Card Set Information
goes through basic processes, nutrient digestion, rumination and fermentation
Who are ruminants?
most herbivores- good at digesting large amounts of cellulose
Young ruminant diet
milk-first few weeks
feed-after a few weeks
young ruminant rumen:
undeveloped at birth, no microorganisms
When does the rumen start to develop in young ruminants?
partially at 4-6 weeks with gradual solid food added while nursing
butyrate through grains
When is the rumen fully developed?
after 6 months
The mouth of rumen
no upper incisors
have lower incisors
necessary for particle size reduction
The 4 stomach compartments:
What does the reticulum do?
acts as a pacemaker for stomach contractions
site of microbial digestion and volatile fatty acid production
Functions of rumen
food storage and fermentation
steps to rumination
What are the microorganisms involved in fermentation?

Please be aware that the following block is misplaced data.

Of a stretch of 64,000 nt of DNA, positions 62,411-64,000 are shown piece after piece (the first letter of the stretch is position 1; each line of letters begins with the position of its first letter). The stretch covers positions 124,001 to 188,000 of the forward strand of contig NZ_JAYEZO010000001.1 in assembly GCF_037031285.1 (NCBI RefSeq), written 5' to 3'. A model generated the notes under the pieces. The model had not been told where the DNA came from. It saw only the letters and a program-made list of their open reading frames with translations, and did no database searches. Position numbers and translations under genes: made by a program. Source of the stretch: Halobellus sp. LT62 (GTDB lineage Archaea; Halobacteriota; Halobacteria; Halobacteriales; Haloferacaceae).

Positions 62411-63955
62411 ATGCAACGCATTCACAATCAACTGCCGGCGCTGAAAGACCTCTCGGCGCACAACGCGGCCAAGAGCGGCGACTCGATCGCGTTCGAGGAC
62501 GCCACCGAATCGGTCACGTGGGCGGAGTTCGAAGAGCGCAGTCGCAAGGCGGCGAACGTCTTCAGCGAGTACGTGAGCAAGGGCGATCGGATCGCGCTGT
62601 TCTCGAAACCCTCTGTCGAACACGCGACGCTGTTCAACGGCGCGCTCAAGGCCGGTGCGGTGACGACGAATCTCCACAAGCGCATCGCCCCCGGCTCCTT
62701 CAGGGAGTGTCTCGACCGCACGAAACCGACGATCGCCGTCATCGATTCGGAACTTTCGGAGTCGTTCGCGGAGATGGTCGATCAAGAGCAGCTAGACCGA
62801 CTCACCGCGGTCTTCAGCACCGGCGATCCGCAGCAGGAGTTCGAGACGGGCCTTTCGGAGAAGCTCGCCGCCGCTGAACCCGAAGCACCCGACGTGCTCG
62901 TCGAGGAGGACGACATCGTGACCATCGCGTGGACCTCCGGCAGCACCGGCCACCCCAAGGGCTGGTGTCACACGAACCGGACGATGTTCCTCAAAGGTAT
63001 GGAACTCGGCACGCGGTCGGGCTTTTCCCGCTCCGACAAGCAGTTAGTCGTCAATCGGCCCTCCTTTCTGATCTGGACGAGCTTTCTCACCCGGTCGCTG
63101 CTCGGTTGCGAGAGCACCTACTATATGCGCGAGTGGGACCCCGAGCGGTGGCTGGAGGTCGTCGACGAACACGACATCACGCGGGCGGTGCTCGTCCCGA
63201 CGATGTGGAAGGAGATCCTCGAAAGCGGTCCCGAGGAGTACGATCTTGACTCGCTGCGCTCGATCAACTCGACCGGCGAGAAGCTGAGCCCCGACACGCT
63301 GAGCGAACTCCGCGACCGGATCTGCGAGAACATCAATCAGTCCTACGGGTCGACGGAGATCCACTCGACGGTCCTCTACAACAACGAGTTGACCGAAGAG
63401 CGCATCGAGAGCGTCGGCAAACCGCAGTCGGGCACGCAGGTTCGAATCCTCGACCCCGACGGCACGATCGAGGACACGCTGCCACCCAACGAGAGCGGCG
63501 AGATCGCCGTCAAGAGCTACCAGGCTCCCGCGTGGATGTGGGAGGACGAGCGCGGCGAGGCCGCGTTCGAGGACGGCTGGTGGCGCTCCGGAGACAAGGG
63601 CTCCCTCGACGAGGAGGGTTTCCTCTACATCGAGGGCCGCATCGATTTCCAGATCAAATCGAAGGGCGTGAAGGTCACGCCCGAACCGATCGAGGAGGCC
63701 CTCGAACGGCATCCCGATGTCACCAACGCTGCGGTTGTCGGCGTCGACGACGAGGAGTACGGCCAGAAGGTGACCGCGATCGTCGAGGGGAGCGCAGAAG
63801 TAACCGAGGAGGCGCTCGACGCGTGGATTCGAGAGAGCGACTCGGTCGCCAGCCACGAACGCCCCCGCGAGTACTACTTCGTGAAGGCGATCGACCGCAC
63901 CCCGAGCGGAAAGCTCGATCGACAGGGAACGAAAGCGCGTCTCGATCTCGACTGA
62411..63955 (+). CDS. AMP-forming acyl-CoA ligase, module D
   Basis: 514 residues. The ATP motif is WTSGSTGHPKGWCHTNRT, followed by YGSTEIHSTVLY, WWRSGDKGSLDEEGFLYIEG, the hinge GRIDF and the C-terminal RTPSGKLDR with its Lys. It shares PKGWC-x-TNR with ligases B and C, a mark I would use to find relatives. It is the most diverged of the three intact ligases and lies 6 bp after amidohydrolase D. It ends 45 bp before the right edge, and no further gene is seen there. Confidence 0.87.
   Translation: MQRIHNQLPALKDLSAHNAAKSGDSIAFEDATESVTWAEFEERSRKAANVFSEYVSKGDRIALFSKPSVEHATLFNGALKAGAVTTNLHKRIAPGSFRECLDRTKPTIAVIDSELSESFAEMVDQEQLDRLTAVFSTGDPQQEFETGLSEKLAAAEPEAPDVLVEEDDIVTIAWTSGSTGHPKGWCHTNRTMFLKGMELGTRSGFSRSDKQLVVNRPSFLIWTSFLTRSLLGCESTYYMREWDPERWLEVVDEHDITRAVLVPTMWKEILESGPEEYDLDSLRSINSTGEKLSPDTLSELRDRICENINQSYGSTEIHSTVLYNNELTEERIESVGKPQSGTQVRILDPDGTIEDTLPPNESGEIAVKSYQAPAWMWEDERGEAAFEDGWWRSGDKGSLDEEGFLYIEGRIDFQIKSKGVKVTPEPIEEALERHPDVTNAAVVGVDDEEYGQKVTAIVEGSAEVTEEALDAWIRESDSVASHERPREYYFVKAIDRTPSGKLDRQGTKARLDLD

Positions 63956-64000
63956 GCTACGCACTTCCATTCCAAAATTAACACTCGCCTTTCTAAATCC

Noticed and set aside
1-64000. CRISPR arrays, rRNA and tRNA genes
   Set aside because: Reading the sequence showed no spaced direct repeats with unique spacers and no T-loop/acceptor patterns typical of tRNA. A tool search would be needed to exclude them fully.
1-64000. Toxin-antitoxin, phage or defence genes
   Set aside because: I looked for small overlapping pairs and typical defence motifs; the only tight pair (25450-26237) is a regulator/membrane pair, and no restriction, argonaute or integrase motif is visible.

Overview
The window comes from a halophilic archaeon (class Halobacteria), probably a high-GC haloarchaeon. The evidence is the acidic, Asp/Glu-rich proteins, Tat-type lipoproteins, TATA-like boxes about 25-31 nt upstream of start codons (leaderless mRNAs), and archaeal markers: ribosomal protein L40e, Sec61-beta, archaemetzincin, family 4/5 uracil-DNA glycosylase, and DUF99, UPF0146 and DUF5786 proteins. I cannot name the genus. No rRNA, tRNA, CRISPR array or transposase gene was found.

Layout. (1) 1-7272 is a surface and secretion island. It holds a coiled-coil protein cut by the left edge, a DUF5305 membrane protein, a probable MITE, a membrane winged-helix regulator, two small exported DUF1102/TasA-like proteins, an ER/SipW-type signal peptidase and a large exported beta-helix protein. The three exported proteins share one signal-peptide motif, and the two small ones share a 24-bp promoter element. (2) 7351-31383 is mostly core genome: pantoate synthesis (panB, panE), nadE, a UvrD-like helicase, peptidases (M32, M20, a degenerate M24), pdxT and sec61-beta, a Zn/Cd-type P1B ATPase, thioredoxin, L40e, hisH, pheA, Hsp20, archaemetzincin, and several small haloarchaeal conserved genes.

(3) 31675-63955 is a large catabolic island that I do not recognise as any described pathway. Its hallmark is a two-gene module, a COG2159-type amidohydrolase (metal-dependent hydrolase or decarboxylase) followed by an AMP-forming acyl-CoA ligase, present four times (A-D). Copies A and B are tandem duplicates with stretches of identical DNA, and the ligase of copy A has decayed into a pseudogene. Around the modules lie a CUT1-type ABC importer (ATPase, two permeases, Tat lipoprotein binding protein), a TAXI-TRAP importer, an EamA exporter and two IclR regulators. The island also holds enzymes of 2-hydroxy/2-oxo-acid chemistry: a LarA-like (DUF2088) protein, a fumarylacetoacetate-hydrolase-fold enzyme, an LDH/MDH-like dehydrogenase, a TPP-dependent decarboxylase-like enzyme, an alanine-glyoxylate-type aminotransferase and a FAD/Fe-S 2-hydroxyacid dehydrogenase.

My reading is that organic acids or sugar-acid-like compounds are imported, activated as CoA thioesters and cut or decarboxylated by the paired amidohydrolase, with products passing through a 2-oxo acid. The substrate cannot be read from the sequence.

bacteria- digest various nutrients
protozoa- prey upon bacteria
yeast- aerobic substrate that good bacteria prefer
fungi- aerobic that aid in cellulose digestion
What is the purpose of the omasum?
regulates passage rate (particle size)
What is the abomasum?
glandular (not as low of a pH ~3.0)
Necessities to feed ruminants
must balance need of microbes and animals
By-products of Anaerobic Fermentation
Microbial Cell Protein
Volatile Fatty Acids
Essential Fatty Acids
Gas and Heat
Benfits of Anaerobic Fermentation
Disadvantage of Anaerobic fermentation
gas production due to extra step in ruminants